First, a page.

“But they also advocate caution. ‘The oncology community needs to proceed cautiously, since the ALSYMPCA trial was not able to identify the optimum sequence of administration of docetaxel and radium-233. Additionally, the trial was designed before the approval of enzalutamide and abiraterone acetate, so the clinical benefit of concomitant or sequential use of radium-223 with these drugs is unknown. Perhaps most intriguing would be the opportunity to integrate immunotherapy.’ “

Abiraterone Acetate/Prednisone in Metastatic Castration-Resistant Prostate Cancer: Final Analysis of Early-Access Protocol Study

The gist: In 2012, the U.S. Food and Drug Administration (FDA) approved a drug called Zytiga for the treatment of metastatic castration-resistant prostate cancer. It is prescribed along with the drug prednisone. Before the FDA’s approval, the Zytiga/prednisone combination was being tested in patients in a clinical trial. The trial was an “early-access” trial, meaning that it gave patients access to a very promising treatment that had not yet been approved. All patients involved had metastatic castration-resistant prostate cancer that had worsened after chemotherapy. Recently reported results from the trial showed no new safety concerns for the treatment.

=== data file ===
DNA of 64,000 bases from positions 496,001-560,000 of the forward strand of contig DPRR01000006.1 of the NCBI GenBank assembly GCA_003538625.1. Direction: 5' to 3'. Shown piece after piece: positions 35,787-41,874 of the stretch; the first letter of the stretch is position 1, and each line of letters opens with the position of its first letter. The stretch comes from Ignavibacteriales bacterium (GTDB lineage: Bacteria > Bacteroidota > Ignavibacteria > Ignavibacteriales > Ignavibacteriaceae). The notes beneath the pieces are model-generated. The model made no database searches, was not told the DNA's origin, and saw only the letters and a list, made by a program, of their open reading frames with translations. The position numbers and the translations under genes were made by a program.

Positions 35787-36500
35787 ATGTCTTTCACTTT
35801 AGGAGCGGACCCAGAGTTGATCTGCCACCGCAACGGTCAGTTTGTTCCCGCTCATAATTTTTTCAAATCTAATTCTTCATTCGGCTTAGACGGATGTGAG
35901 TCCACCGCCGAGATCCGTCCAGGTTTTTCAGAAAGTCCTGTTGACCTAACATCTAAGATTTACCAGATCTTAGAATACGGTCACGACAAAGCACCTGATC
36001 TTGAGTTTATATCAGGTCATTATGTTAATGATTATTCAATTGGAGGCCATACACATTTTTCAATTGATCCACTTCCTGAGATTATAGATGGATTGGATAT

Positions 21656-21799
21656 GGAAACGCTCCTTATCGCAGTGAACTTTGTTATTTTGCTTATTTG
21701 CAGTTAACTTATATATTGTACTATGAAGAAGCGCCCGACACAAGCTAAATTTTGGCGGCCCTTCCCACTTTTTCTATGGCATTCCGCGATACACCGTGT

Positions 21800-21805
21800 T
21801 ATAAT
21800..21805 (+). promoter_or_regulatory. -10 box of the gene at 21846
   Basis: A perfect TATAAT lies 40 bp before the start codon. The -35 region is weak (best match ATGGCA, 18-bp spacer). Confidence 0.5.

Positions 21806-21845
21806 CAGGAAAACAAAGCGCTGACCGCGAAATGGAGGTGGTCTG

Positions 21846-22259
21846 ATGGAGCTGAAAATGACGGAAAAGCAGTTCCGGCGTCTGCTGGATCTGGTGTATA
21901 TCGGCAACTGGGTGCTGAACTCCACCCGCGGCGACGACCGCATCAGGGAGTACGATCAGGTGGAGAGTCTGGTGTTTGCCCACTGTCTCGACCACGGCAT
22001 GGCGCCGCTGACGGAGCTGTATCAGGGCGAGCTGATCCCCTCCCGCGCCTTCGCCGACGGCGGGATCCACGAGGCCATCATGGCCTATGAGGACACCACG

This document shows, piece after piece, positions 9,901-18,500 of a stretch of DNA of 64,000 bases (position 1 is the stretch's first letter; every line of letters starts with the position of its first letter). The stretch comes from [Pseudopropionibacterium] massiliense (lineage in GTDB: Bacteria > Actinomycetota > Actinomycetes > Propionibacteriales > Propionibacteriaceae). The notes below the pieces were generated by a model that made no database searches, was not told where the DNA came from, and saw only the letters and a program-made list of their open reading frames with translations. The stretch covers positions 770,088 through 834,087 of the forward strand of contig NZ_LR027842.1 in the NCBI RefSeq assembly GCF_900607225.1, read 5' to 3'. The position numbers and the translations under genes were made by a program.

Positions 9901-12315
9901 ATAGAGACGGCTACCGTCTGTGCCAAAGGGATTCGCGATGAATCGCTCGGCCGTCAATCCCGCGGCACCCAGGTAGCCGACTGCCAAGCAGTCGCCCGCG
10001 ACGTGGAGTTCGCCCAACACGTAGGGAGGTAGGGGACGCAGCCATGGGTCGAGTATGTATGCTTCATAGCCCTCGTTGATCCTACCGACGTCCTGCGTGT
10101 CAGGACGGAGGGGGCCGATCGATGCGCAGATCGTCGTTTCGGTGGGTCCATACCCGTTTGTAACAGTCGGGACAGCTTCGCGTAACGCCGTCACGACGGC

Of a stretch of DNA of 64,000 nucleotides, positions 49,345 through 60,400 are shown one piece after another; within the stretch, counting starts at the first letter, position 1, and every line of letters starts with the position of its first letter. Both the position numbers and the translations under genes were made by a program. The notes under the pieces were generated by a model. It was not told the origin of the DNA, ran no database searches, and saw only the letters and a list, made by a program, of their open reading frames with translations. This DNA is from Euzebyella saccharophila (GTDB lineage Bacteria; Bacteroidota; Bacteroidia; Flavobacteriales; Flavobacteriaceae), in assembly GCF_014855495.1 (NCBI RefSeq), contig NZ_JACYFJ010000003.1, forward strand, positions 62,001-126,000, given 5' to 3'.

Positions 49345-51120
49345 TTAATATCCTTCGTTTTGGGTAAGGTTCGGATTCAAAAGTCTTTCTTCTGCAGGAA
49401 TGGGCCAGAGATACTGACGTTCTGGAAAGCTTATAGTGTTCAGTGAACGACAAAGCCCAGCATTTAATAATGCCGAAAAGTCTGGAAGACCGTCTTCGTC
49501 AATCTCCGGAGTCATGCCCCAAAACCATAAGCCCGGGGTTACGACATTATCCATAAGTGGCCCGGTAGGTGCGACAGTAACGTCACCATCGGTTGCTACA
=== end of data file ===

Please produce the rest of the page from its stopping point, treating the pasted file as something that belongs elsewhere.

“Abiraterone acetate (Zytiga) is approved for use in combination with prednisone in the treatment of metastatic castration-resistant prostate cancer. As reported by Sternberg et al in The Lancet Oncology, results of an open-label, early-access protocol trial initiated prior to approval indicated no new safety signals with abiraterone acetate plus prednisone given after progression on chemotherapy…

“The study, conducted in 23 countries, included 2,314 patients with metastatic castration-resistant prostate cancer progressing after taxane chemotherapy enrolled between November 2010 and September 2013. Patients received abiraterone acetate 1,000 mg/day and prednisone 5 mg twice a day in 28-day cycles until disease progression, development of sustained side effects, or approval and availability of abiraterone acetate in the country of residence…

“The investigators concluded: ‘No new safety signals or unexpected adverse events were found in this early-access protocol trial to assess abiraterone acetate for patients with metastatic castration-resistant prostate cancer who progressed after chemotherapy. Future work is needed to ascertain the most effective regimen of abiraterone acetate to optimise patients’ outcomes.’ ”